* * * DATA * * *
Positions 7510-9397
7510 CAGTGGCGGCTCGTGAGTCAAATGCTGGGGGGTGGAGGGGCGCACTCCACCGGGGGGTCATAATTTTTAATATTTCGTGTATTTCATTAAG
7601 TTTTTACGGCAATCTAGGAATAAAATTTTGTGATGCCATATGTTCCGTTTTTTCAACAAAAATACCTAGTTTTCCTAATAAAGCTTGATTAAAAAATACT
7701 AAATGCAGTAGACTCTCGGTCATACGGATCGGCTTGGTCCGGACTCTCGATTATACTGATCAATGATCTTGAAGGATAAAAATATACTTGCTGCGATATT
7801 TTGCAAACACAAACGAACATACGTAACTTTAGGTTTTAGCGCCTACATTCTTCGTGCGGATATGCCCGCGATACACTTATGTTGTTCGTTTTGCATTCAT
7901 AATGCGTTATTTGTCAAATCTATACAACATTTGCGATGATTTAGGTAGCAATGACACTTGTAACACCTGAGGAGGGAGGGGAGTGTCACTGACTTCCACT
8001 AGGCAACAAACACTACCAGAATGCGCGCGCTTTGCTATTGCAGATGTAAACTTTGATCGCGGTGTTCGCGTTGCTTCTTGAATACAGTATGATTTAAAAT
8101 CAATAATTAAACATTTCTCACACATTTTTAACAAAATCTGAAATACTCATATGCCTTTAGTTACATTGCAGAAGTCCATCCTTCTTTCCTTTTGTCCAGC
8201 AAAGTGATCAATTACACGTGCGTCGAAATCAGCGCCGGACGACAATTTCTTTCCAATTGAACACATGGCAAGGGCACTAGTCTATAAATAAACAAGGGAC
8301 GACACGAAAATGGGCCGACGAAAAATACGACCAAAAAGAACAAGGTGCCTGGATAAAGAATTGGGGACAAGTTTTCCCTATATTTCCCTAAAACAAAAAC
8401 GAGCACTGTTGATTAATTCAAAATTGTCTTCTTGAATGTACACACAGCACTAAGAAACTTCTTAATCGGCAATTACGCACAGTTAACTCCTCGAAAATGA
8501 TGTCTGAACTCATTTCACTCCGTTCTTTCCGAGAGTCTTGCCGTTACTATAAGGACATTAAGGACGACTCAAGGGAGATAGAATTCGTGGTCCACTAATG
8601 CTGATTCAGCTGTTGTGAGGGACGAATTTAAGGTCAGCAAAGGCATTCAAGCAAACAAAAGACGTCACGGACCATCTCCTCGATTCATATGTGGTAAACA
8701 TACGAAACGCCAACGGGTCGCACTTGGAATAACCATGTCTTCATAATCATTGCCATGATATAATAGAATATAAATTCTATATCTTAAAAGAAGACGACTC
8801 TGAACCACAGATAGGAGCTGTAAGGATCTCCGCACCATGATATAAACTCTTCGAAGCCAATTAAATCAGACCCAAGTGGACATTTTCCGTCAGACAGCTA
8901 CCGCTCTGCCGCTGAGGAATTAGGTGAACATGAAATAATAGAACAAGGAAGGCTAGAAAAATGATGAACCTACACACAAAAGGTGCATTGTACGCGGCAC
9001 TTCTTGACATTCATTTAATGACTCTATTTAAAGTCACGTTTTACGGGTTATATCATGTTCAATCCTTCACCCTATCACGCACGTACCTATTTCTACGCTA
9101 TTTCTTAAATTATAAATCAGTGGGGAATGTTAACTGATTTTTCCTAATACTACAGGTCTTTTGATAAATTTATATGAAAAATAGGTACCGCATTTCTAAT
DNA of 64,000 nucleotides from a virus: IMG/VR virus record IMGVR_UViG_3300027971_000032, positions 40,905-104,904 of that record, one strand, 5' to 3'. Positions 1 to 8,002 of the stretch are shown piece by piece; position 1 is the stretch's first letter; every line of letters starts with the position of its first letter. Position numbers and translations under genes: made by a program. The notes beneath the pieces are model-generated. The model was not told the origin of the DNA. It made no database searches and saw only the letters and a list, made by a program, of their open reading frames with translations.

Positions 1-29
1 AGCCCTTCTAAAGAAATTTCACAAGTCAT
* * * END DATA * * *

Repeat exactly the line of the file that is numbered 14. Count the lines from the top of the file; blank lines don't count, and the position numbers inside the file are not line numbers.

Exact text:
8701 TACGAAACGCCAACGGGTCGCACTTGGAATAACCATGTCTTCATAATCATTGCCATGATATAATAGAATATAAATTCTATATCTTAAAAGAAGACGACTC